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Brahe (brä, brä´hê,
Danish astronomer whose accurate astronomical observations formed the basis for Johannes Kepler's laws of planetary motion.
Brahe, Tycho (1546-1601), Danish astronomer, born in Knudstrup in southern Sweden (then part of Denmark). He made precise, comprehensive astronomical measurements of the solar system and more than 700 stars. Brahe, with only a globe and a pair of compasses, succeeded in detecting grave errors in the standard astronomical tables. In 1572 he discovered a supernova in the constellation Cassiopeia. Brahe found patrons in Frederick II, king of Denmark and Norway, and in Holy Roman Emperor Rudolf II.
Brahe never fully accepted the Copernican system of the universe and sought a compromise by combining it with the old Ptolemaic system. In Brahe's system, the five known planets were supposed to revolve around the sun, which, with the planets, circled the earth each year. Although Brahe's theory of planetary motion was flawed, Johannes Kepler, Brahe's assistant, used Brahe's data in formulating laws of planetary motion.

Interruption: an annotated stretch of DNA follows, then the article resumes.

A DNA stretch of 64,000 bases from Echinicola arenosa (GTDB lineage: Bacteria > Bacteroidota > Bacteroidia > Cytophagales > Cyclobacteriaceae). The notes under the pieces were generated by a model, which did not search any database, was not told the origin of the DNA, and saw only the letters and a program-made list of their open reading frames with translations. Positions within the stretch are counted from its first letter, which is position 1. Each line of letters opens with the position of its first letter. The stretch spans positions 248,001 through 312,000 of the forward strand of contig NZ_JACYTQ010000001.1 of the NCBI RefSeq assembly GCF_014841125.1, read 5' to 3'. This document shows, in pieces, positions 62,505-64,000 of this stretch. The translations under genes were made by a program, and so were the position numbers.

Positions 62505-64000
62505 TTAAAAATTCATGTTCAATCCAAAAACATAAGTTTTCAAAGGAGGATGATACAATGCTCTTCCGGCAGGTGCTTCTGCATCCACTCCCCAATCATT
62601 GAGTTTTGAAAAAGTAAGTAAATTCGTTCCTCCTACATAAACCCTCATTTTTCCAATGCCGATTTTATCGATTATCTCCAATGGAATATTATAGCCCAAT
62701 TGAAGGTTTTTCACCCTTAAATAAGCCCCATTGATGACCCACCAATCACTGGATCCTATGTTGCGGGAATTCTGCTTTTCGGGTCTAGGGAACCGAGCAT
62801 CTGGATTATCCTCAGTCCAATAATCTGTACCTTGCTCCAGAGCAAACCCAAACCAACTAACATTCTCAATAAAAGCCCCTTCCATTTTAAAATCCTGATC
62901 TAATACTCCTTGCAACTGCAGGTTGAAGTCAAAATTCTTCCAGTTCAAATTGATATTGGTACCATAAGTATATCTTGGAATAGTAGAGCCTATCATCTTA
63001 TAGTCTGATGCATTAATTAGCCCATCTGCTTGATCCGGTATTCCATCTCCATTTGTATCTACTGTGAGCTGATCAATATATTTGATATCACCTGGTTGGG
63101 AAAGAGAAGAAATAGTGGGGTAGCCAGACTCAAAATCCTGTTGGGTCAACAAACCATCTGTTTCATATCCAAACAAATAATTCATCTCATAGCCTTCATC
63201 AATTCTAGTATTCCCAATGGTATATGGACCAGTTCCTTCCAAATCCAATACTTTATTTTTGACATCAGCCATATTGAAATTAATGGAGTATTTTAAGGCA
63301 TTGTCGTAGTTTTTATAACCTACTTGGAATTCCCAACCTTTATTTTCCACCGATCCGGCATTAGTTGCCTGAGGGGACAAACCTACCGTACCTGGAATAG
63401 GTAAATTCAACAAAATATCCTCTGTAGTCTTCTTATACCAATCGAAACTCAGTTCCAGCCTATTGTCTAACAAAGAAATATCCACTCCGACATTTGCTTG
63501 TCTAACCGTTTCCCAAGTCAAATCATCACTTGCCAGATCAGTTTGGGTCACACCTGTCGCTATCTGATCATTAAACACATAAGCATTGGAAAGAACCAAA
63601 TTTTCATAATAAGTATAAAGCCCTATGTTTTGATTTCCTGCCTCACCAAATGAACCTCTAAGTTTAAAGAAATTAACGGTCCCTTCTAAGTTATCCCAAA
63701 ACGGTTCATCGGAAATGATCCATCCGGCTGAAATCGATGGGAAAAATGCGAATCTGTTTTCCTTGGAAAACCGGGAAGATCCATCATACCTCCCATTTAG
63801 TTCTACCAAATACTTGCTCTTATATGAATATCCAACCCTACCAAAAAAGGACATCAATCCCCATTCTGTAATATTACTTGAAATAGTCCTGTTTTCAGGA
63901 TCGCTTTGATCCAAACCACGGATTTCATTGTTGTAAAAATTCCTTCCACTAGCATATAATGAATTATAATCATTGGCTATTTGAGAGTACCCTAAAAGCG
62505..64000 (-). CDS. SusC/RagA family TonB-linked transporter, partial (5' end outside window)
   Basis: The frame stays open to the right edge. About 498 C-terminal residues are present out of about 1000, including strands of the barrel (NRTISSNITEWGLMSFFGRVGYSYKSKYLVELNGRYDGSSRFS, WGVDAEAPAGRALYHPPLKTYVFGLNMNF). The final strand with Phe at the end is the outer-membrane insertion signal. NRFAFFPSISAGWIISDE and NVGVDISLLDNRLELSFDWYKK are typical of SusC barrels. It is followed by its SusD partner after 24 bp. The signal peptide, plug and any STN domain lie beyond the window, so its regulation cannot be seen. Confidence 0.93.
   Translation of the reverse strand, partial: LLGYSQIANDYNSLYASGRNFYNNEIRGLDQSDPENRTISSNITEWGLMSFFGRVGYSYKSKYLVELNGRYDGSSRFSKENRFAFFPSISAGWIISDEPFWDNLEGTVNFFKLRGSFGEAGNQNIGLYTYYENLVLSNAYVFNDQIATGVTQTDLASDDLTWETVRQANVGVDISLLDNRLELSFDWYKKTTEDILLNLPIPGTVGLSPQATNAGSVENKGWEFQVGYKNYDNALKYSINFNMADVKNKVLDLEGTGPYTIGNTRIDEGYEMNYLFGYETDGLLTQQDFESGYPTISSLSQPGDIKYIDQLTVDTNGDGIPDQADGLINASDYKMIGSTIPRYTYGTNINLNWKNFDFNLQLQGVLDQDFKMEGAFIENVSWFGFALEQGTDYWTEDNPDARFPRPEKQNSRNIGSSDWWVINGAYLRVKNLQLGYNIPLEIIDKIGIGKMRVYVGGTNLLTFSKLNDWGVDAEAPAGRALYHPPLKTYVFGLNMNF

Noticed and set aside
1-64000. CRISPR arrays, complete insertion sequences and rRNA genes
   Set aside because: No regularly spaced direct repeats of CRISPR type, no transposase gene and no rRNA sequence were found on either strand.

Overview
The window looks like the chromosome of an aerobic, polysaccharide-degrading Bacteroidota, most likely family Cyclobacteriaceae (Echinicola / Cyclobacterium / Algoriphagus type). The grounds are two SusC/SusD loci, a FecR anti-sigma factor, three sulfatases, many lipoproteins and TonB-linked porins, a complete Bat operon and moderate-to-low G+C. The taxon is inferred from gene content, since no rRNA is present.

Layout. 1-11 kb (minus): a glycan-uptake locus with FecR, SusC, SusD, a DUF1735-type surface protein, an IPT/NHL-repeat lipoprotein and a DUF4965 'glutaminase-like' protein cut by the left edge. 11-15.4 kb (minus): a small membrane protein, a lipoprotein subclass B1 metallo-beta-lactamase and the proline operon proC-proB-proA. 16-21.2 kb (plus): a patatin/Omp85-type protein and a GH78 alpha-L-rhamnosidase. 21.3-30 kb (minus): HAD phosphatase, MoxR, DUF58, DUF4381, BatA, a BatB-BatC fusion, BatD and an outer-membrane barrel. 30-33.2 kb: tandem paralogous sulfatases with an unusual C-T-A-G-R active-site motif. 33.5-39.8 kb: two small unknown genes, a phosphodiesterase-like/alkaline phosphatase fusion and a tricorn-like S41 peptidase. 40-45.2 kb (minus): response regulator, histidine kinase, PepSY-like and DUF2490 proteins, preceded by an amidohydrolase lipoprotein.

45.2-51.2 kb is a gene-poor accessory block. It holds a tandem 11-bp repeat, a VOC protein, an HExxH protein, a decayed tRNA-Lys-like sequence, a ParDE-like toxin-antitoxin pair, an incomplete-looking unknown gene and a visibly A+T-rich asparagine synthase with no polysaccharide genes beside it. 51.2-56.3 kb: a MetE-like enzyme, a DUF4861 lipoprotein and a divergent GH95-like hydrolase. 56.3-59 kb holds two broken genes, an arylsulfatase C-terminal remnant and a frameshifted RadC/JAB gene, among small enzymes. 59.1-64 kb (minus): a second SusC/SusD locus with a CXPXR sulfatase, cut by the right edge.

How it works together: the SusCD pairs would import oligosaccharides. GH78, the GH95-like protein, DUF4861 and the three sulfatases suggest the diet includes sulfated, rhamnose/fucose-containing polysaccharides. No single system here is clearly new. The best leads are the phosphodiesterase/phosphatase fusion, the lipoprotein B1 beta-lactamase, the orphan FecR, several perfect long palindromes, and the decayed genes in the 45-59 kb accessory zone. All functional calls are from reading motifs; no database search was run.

Tycho Brahe establishes an astronomical observatory
on the island of Hven in the Sound with royal aid, but he will reject the
Copernican system of 1543, holding that the five planets revolve about
the sun which in turn revolves about an immobile earth.